The small amount of color not removed on DEAE bagasse was analyzed by gel permeation chromatography and shown to be low molecular weight, approximately 30,000 daltons. Colorant of this lower molecular weight range is less likely to be occluded in the crystal. All of the very high molecular weight color (2106 daltons) and 90%-95% of the major colorant at least 50,000 daltons, are removed from melt liquor by DEAE bagasse. The very high molecular weight fraction is difficult to remove by other adsorbents. The color adsorbed on the DEAE bagasse cannot be washed off with water, but a 5% solution of chloride, as sodium chloride, displaces the color and subsequent washing with water prepares the DEAE-Bagasse for reuse. Repeated use of the DEAE bagasse does not affect its ability to remove color. The mode of action of this material in removing sugar colorants is apparently not a simple ion exchange reaction, but possibly a combination of ion exchange and gel permeation. The removal of turbidity is apparently accomplished by physical adsorption. Many of the suspended particles are charged, and so able to be adsorbed on the negatively charged, or negatively polarized, DEAE sites. No significant ash removal has been observed indicating that removal of turbidity is by adsorption and not by ion exchange.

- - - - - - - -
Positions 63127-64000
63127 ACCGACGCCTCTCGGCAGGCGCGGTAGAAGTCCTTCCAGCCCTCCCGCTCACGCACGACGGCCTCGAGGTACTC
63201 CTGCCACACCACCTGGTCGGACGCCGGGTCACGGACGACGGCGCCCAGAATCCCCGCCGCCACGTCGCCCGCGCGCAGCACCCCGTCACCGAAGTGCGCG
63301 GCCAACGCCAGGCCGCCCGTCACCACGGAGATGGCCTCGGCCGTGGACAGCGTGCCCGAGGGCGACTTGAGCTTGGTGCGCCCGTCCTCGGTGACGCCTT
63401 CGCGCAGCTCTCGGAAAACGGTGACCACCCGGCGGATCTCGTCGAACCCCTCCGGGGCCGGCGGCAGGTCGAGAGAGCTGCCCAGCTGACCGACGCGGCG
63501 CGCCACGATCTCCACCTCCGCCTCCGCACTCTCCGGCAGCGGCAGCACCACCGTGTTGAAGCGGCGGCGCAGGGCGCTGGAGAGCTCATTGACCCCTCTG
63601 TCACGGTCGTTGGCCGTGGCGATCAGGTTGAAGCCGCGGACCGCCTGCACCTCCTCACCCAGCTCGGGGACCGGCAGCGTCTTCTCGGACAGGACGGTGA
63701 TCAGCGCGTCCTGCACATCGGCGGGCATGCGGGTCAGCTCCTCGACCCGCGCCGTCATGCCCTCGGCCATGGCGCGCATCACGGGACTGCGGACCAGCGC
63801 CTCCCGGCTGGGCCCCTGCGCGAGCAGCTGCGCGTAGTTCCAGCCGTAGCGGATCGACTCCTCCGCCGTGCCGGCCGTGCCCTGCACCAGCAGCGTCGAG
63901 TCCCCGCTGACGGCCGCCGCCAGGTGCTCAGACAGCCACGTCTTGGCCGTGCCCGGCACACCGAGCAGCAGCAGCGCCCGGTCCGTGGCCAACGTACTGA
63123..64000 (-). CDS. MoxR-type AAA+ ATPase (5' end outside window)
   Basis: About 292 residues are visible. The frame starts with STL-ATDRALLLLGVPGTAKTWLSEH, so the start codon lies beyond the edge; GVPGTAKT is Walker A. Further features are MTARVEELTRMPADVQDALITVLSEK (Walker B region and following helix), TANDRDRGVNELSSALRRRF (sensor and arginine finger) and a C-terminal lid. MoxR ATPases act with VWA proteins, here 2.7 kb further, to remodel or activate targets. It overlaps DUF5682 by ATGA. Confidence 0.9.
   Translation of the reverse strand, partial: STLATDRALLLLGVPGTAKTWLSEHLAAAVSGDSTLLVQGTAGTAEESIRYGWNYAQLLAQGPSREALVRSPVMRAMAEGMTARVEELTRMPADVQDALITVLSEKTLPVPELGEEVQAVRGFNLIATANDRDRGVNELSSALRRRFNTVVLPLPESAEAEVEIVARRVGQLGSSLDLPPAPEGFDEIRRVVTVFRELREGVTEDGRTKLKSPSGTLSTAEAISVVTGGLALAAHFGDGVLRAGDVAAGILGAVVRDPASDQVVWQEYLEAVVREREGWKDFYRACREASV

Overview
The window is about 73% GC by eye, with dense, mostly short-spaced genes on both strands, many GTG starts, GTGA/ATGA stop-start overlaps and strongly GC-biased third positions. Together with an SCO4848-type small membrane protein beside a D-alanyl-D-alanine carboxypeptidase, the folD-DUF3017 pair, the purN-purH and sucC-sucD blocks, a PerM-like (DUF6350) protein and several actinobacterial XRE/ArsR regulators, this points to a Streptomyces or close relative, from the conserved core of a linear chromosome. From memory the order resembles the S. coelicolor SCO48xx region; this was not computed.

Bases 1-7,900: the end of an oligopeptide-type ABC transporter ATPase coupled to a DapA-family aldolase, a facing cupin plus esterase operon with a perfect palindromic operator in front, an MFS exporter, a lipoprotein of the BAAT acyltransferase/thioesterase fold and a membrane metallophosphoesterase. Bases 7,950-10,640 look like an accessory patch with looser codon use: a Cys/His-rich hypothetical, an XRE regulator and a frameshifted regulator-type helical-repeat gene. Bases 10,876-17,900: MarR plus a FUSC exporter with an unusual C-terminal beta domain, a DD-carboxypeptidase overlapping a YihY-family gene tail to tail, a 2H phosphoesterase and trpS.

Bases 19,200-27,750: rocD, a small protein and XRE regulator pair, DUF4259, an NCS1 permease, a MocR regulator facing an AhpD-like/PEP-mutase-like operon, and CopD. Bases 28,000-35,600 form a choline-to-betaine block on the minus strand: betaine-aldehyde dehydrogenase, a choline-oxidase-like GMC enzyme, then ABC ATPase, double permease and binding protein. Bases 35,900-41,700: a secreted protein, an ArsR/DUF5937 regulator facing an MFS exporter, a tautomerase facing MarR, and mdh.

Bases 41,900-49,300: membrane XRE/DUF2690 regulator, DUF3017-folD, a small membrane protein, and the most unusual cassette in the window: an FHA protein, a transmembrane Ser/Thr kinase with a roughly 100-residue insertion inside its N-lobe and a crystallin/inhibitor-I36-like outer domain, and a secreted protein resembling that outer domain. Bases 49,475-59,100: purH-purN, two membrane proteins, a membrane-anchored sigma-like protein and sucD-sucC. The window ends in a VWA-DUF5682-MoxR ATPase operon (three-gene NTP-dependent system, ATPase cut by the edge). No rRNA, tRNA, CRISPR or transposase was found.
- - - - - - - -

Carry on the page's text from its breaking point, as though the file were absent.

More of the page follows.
From the foregoing Examples and other experimental work an elemental analysis showed that the carbon content of the complex should be in the range of from about 46% by weight to about 50% by weight, and the oxygen content from about 40% by weight to about 43% by weight. The nitrogen content should be from about 0.8% by weight to about 1.5% by weight and the hydrogen content from about 5.5% by weight to about 7.5% by weight.